A non-music related note: there are so many bands listed on ProgArchives that don't make "Progressive" music that i'd rather that this distinction of whether something is a masterpiece of "progressive rock" or not just go away, as far as rating the album (how about: "Essential: a masterpiece, worthing of inclusion in anyone's prog rock music collection"?). There's no question in my mind that _Crisis? What Crisis?_ is a masterpiece, 5 star album. But, alas, i can't say it's a masterpiece of progressive rock, because it just isn't that. It's "just" a masterpiece, full stop.

criegod | 4/5 |

MEMBERS LOGIN ZONE

As a registered member (register here if not), you can post rating/reviews (& edit later), comments reviews and submit new albums.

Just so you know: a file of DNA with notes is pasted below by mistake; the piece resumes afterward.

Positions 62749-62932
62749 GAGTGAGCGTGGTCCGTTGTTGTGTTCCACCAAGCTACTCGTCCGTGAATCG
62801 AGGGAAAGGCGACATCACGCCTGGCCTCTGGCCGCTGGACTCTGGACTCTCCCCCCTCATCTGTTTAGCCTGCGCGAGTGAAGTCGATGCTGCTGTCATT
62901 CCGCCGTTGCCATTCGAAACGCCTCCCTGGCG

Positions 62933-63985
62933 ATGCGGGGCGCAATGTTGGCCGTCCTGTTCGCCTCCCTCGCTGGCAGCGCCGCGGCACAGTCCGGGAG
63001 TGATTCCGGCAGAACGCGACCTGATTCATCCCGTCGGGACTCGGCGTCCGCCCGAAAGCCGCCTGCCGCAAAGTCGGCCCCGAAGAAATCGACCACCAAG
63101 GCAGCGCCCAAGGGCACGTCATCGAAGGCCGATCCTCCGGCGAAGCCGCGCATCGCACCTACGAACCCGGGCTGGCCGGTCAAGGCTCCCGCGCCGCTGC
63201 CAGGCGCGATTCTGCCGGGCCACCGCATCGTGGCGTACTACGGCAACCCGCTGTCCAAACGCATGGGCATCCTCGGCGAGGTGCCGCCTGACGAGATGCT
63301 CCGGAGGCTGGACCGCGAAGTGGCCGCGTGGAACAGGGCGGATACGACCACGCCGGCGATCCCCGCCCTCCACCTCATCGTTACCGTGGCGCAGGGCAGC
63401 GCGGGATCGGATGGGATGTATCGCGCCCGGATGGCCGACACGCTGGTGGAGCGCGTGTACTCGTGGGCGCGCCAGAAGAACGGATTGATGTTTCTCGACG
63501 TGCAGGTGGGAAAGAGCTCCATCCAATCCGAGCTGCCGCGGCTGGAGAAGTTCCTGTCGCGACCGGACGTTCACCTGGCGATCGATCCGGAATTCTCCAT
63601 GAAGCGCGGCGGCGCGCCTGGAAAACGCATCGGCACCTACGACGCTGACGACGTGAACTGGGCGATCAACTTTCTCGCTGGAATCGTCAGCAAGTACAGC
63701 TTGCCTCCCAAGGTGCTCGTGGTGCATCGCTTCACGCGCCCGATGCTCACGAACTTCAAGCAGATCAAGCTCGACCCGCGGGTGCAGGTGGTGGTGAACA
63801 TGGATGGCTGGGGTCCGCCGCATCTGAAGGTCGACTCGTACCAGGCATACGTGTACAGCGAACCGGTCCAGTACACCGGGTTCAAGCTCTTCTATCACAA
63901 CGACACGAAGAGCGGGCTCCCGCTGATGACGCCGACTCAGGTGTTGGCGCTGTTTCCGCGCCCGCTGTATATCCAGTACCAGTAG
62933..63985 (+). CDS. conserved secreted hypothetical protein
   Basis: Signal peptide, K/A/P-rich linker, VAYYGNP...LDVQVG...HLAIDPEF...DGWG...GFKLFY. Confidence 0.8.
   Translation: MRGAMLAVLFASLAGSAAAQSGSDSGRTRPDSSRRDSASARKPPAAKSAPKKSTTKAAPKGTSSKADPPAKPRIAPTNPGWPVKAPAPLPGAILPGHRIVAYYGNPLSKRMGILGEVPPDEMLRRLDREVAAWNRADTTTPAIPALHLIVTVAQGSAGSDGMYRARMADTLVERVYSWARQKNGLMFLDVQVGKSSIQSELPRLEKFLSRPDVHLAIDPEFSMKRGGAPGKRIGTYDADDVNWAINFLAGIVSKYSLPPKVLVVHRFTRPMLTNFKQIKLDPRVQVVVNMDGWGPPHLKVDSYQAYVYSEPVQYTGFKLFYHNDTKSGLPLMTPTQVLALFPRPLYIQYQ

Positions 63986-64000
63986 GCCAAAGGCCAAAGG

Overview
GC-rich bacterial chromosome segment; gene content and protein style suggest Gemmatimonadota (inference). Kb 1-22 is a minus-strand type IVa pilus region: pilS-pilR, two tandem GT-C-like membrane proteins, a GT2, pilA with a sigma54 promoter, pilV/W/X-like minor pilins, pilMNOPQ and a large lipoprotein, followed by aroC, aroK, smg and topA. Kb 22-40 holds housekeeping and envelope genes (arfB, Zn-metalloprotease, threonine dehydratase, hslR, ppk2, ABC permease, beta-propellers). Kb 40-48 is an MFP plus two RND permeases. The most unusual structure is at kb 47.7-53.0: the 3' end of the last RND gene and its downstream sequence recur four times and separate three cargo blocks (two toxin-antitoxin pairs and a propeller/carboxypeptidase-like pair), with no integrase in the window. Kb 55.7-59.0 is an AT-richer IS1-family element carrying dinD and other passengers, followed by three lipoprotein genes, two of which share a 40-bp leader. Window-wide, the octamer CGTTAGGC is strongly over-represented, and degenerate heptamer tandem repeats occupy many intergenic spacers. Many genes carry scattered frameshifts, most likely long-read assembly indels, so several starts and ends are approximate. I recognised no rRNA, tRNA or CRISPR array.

You are not logged, please complete authentication before continuing (use forum credentials).

Forum user
Forum password

Share this SUPERTRAMP review

Social review comments () BETA







Review related links

Copyright Prog Archives, All rights reserved. | Legal Notice | Privacy Policy | Advertise | RSS + syndications

Other sites in the MAC network: JazzMusicArchives.com — jazz music reviews and archives | MetalMusicArchives.com — metal music reviews and archives